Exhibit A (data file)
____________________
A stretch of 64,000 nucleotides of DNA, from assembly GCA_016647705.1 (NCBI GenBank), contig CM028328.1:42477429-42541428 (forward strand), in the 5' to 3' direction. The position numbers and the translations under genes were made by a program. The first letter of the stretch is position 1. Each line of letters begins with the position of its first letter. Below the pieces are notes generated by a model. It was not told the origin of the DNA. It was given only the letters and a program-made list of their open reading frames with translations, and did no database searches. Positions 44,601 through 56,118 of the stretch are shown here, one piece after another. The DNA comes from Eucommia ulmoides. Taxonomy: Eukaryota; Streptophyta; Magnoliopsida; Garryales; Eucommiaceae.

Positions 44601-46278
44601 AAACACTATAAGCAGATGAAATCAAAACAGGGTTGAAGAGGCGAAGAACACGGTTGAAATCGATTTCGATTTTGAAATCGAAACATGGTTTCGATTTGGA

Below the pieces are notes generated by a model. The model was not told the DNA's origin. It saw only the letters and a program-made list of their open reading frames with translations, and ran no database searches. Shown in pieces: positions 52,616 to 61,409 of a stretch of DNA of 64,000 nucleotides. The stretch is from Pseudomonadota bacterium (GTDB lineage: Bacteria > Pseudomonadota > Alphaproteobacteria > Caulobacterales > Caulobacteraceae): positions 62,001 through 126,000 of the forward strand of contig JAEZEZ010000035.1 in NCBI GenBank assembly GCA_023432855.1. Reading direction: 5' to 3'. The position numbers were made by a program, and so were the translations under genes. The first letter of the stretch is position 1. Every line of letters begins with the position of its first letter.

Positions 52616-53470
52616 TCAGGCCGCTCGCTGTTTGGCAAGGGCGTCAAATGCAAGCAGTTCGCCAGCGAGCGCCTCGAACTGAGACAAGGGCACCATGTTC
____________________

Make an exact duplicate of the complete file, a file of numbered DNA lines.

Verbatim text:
A stretch of 64,000 nucleotides of DNA, from assembly GCA_016647705.1 (NCBI GenBank), contig CM028328.1:42477429-42541428 (forward strand), in the 5' to 3' direction. The position numbers and the translations under genes were made by a program. The first letter of the stretch is position 1. Each line of letters begins with the position of its first letter. Below the pieces are notes generated by a model. It was not told the origin of the DNA. It was given only the letters and a program-made list of their open reading frames with translations, and did no database searches. Positions 44,601 through 56,118 of the stretch are shown here, one piece after another. The DNA comes from Eucommia ulmoides. Taxonomy: Eukaryota; Streptophyta; Magnoliopsida; Garryales; Eucommiaceae.

Positions 44601-46278
44601 AAACACTATAAGCAGATGAAATCAAAACAGGGTTGAAGAGGCGAAGAACACGGTTGAAATCGATTTCGATTTTGAAATCGAAACATGGTTTCGATTTGGA

Below the pieces are notes generated by a model. The model was not told the DNA's origin. It saw only the letters and a program-made list of their open reading frames with translations, and ran no database searches. Shown in pieces: positions 52,616 to 61,409 of a stretch of DNA of 64,000 nucleotides. The stretch is from Pseudomonadota bacterium (GTDB lineage: Bacteria > Pseudomonadota > Alphaproteobacteria > Caulobacterales > Caulobacteraceae): positions 62,001 through 126,000 of the forward strand of contig JAEZEZ010000035.1 in NCBI GenBank assembly GCA_023432855.1. Reading direction: 5' to 3'. The position numbers were made by a program, and so were the translations under genes. The first letter of the stretch is position 1. Every line of letters begins with the position of its first letter.

Positions 52616-53470
52616 TCAGGCCGCTCGCTGTTTGGCAAGGGCGTCAAATGCAAGCAGTTCGCCAGCGAGCGCCTCGAACTGAGACAAGGGCACCATGTTC